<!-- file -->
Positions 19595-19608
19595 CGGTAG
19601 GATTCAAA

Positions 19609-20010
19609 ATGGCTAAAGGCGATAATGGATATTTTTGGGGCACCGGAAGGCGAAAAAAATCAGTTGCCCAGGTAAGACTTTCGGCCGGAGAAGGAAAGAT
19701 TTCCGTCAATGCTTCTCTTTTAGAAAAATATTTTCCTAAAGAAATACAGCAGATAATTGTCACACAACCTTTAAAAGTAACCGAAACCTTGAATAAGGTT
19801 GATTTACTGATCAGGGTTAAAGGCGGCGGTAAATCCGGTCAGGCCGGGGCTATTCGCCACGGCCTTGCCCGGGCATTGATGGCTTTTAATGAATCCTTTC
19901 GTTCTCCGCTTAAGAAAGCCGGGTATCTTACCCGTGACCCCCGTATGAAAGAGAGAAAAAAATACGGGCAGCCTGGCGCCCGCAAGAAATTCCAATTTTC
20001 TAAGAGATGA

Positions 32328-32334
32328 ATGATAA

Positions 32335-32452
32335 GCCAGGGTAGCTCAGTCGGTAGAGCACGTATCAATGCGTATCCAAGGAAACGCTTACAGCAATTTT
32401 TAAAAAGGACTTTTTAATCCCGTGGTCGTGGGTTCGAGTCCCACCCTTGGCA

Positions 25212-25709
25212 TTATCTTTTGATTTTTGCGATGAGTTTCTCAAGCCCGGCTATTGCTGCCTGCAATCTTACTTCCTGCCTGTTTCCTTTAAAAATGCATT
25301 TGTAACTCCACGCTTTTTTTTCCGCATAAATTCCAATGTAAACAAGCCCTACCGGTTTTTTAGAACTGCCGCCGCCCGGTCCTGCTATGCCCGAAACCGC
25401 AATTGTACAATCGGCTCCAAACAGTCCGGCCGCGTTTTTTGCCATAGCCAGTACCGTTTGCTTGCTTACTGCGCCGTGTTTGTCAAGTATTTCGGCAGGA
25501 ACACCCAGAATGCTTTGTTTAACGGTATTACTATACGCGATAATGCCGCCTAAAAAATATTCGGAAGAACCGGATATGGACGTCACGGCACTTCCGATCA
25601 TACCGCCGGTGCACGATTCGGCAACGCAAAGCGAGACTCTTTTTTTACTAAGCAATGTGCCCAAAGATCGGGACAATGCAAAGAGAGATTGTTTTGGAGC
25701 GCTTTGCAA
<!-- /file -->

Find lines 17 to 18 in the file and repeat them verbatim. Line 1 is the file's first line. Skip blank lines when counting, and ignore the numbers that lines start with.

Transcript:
25301 TGTAACTCCACGCTTTTTTTTCCGCATAAATTCCAATGTAAACAAGCCCTACCGGTTTTTTAGAACTGCCGCCGCCCGGTCCTGCTATGCCCGAAACCGC
25401 AATTGTACAATCGGCTCCAAACAGTCCGGCCGCGTTTTTTGCCATAGCCAGTACCGTTTGCTTGCTTACTGCGCCGTGTTTGTCAAGTATTTCGGCAGGA